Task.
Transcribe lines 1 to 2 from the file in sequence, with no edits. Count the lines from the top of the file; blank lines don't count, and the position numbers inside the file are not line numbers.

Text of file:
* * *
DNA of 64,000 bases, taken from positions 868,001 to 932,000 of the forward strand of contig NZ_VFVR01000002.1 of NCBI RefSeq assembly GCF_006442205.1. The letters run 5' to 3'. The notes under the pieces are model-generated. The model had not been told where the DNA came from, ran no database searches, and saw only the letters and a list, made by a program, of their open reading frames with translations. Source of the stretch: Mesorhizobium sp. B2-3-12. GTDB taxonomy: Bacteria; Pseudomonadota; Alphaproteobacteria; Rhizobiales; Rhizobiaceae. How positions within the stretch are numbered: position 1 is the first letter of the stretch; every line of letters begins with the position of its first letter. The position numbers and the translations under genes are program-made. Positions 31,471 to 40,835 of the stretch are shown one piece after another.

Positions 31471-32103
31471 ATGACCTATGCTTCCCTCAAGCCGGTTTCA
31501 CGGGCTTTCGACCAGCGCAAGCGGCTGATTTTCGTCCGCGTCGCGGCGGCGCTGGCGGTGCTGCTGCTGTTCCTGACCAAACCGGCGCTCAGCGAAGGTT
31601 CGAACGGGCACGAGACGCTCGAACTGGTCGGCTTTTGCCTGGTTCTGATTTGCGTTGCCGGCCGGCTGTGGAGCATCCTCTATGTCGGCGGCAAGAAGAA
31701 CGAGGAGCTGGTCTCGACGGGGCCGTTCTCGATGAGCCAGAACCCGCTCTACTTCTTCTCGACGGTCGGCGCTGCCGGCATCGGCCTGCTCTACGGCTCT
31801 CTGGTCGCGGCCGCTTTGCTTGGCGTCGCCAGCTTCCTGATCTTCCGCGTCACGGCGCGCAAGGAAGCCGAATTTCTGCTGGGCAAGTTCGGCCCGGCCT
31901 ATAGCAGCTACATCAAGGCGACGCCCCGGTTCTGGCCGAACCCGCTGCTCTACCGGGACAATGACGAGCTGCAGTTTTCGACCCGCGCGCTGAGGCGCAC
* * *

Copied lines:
DNA of 64,000 bases, taken from positions 868,001 to 932,000 of the forward strand of contig NZ_VFVR01000002.1 of NCBI RefSeq assembly GCF_006442205.1. The letters run 5' to 3'. The notes under the pieces are model-generated. The model had not been told where the DNA came from, ran no database searches, and saw only the letters and a list, made by a program, of their open reading frames with translations. Source of the stretch: Mesorhizobium sp. B2-3-12. GTDB taxonomy: Bacteria; Pseudomonadota; Alphaproteobacteria; Rhizobiales; Rhizobiaceae. How positions within the stretch are numbered: position 1 is the first letter of the stretch; every line of letters begins with the position of its first letter. The position numbers and the translations under genes are program-made. Positions 31,471 to 40,835 of the stretch are shown one piece after another.

Positions 31471-32103